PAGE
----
Aflatoxin producing fungi infests food grains (i.e., maize, groundnuts, wheat, etc.) or other food items usually during storage. Among all toxins (B1, B2, B3, G, etc.), B1 is the most important and toxic to human beings from the public health point of view.[1] There are reports of outbreak and mass causalities caused by aflatoxin in different parts of the world.[4] Aflatoxin not only gives rise to cases of poisoning but is also associated with cancer (liver), kwashiorkor, and growth retardation among children.[9],[16],[17] Aflatoxin contaminated food and feed have been reported from all parts of the world. Sera from patients and workers in Nepal have been found positive suggesting the consumption of aflatoxin.[8] Owing to the lack of resources and government policy, detection of aflatoxin in blood could not be done in the present study. In Nepal, not only aflatoxin producing fungi but other fungi like Fusarium has also been reported in grains.[18]

Maize and wheat are the staple food in Nepal and are grown here. Although rice is also consumed in large quantities, it is seen that milled rice in Asian countries usually contains no or very low aflatoxin.[14] There is lack of proper storage facility and so there is a chance of the rice getting infected with Aspergillum . The seasonal temperature and humidity accelerates the growth. It is seen that 22% of maize samples from foothills of the Nepal Himalayan mountain contains mycotoxin.[18] Countries with similar climatic conditions experience the same problem. This study demonstrated that peanut, its product, and maize were the main items contaminated with aflatoxin. It has also been found that African countries experienced these problems frequently in peanuts and maize.[19] It is observed that one third samples of maize and its products were infested, and 20% of them showed the level of aflatoxin to be more than the recommended value. Survey conducted in Nigeria showed only slightly higher percentage of contamination in maize and its products.[20] Contrary to the present study, which showed cereals, nuts, and oil contaminated (more than recommended value) with aflatoxin, developed countries also showed contamination in the same food items but below the recommended value.[21] The reason for this may be the because of the better storage facilities and proper screening and regular monitoring for these contaminants in those countries.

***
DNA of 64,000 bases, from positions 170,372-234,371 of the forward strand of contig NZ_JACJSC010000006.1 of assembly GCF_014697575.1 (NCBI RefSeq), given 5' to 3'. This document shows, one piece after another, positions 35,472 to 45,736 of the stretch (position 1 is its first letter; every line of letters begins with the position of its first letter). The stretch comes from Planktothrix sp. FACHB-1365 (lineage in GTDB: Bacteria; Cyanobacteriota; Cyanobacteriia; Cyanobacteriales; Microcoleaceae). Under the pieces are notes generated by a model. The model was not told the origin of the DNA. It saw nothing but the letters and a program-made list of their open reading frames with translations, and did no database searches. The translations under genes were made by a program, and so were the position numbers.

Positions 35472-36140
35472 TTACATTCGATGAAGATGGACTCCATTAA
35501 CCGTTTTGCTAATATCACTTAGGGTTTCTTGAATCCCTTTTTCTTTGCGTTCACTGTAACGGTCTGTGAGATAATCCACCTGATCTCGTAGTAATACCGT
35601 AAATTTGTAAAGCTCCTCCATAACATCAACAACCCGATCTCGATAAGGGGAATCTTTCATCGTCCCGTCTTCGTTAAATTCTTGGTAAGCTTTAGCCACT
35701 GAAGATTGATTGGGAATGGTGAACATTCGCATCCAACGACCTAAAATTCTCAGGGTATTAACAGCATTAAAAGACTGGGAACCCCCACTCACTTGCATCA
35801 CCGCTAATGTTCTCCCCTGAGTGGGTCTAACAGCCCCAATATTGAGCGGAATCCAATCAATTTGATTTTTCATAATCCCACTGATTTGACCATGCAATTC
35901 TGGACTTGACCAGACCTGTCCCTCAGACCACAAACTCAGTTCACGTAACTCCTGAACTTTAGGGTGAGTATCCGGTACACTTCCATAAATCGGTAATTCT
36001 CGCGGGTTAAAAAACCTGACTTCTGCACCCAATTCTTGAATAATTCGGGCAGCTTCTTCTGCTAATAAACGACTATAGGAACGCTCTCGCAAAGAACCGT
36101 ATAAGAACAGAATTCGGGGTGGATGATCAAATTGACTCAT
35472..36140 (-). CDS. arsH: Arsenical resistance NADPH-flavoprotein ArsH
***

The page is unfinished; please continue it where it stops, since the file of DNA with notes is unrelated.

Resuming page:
In comparison to developed countries, the third world has limited resources and the surveillance system thereby leading to chances of getting more contaminated food and food products. It was observed that the level of aflatoxin in maize was ranging from 47 to 859 ppb. This finding is supported by another study from Bangladesh where aflatoxin was ranging from 33 to 480 ppb.[22] When peanut and its products were analyzed for aflatoxin, 36% contained more than the recommended level of aflatoxin.[19]

Food items stored for a long time before its distribution are prone to get contaminated with aflatoxin. On the other hand, toxins can also be transferred to the food products from its raw food. There are centers for food safety, which work to protect human health and the environment by curbing the proliferation of harmful food production technologies, and by promoting organic and other forms of sustainable agriculture.

For the future course of action, to reduce contamination, it is necessary to introduce a system to check this problem. Mould inhibitor can be used for effective conservation and control of aflatoxin production. This can be done along with the education to the farmers, grain handlers, and marketing people for exchanging safety and minimizing loss. Use of heat treatment for decontamination of aflatoxin in food is also another way to control. To conclude, contamination of commonly used food and feed is an important unrecognized risk to public health and can have long-term health implications.

 ¤ References Top

1.Stark AA, Demain AL. Genetic activity and hazards of mycotoxins. ASM News 1980;46: 80-3.  Back to cited text no. 1    
2.Newbrene PM. The new world of mycotoxins - Animal and human health. Clin Toxicol 1983;7: 161-77.  Back to cited text no. 2